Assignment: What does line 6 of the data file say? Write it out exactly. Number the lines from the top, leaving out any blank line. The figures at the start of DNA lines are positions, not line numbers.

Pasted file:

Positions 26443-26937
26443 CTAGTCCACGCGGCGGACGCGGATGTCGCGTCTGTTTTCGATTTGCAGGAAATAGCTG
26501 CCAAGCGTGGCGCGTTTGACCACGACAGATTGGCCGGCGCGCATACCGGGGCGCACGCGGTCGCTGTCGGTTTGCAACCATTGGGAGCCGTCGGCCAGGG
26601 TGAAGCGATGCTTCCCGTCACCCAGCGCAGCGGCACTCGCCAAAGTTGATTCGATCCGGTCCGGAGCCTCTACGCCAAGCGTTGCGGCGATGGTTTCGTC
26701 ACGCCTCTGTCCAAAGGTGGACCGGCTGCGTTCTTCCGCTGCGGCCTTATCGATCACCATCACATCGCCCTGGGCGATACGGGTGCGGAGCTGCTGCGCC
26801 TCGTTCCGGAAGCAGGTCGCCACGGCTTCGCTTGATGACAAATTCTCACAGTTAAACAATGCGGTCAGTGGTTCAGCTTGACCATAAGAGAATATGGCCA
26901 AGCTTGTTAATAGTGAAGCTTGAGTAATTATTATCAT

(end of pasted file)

26801 TCGTTCCGGAAGCAGGTCGCCACGGCTTCGCTTGATGACAAATTCTCACAGTTAAACAATGCGGTCAGTGGTTCAGCTTGACCATAAGAGAATATGGCCA